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Speedy and Ritu organised a seminar recently with Dan Strauss, AKA the Raspberry Ape. The seminar was focused on Guillotines. He's been very busy this year touring the country and has done dozens of seminars on the guillotine choke.

The seminar was three hours long, and very detailed. It was hosted at Universal Martial Arts, which is in a large industrial unit, and it was cold! It's a tough building to heat at any time of the year but considering it was miserable outside it wasn't fun waiting for the seminar to start!

Dan Strauss says that he never does warmups at his seminars. In fact, he asked someone else to lead a warmup this time around so that we could at least get enough blood flowing to be able to think. Sadly, that didn't really work out, and we all ended up feeling rather cold again as soon as we stopped moving.

It didn't help that the seminar was incredibly detailed. We started off by drilling cupping the chin and the back of the head, and just doing that over and over, until we were able to cup both at the same time. Then we moved on to 'roll the shoulder' to make sure you can't see the nape of their neck... that's how you know that the guillotine is tight. Then we focused on 'pulling' the person's head down instead of just lying back and losing the head as we went for the guillotine.

Once we practiced getting the guillotine from different positions, we moved on to the 'thrust guillotine', which involves supporting the choking hand with your other hand and 'stabbing' up into the neck. The idea is that even if the other person tries to pass your guard to free themselves, they'll just push their own weight down onto the thrusting hand and choke themselves. By trying to escape, they're making it worse!

Dan Strauss is quick to emphasize that the guillotine is not a strength move. Which sounds funny coming from a guy who is pretty darn big:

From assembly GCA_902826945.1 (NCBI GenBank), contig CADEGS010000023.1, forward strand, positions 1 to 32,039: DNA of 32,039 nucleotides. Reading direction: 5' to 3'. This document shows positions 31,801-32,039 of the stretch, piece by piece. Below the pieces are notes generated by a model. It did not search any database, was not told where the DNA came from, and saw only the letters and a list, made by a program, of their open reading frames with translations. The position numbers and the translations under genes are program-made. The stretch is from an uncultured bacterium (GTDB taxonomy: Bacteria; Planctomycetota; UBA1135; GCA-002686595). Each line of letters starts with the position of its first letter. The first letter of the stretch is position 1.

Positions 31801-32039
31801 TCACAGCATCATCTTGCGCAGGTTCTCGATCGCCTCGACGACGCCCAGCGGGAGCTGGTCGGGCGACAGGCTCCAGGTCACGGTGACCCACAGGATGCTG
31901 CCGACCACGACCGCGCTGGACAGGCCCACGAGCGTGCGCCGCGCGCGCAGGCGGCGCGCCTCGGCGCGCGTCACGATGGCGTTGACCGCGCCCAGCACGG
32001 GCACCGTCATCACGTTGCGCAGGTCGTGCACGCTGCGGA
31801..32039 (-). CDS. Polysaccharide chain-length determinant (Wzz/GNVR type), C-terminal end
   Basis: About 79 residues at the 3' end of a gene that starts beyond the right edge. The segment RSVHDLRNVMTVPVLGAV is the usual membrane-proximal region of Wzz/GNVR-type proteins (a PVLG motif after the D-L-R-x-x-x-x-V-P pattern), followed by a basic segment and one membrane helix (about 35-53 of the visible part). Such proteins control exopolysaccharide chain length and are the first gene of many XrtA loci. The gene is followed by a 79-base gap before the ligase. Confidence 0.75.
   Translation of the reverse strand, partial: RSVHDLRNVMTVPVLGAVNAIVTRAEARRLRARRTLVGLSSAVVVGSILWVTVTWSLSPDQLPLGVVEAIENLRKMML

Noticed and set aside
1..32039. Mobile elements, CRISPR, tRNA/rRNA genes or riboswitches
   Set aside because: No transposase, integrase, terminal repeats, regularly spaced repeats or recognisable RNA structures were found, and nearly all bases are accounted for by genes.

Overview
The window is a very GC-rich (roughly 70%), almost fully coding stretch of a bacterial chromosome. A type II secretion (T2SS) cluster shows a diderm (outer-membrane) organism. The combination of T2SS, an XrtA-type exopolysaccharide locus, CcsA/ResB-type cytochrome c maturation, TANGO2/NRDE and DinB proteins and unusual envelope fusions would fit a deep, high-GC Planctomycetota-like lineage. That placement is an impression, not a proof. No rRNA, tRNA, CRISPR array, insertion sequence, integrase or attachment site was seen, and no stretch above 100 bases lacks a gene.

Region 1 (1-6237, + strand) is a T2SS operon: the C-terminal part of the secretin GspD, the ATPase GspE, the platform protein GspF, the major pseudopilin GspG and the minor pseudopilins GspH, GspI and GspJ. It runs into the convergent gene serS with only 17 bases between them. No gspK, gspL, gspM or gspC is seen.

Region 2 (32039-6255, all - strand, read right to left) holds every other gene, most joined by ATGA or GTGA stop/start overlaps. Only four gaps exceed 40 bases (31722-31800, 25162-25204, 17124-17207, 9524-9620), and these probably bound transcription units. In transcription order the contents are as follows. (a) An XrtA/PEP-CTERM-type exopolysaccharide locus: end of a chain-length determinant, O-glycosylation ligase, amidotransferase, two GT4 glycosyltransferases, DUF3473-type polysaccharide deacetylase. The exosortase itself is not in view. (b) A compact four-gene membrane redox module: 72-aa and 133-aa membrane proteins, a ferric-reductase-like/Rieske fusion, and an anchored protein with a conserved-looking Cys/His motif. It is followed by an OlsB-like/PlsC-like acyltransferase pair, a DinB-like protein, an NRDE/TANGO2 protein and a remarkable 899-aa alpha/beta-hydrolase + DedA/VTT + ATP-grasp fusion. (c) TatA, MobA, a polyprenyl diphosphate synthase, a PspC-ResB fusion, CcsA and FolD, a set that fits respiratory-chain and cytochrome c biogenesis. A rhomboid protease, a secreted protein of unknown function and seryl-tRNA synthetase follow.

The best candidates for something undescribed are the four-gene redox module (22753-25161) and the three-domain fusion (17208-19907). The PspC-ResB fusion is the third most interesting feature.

He's got an interesting philosophy about chokes, though. He reckons that chokes, if you get the technique right, are easy to finish. Lock the choke in properly with not too much effort, and it might feel bad for the other person. Start slowly adding pressure, and even if they aren't ready to tap yet, they're going to get worried... "how much worse could this get?" The more pressure you add, the worse it gets for them.

The reason a lot of people don't tap in competition is that people squeeze with all their might for a second or two, then relax, and the person in the choke thinks "Well, I survived last time, I can gut this out." The next time you squeeze, it won't be as tight, and then the next time it will be even less tight as your arms slowly burn out. It's better to just not give away how much power you have, then they're more likely to tap!

I don't use the guillotine much myself, but I did enjoy the seminar and I'm definitely going to play around with this stuff in the gym.

Marc Walder is my coach's coach's coach. He is based in Essex and we don't get to see him often at all. In fact, the last time he came to Newcastle was in 2013 to give Ian (my coach) his black belt.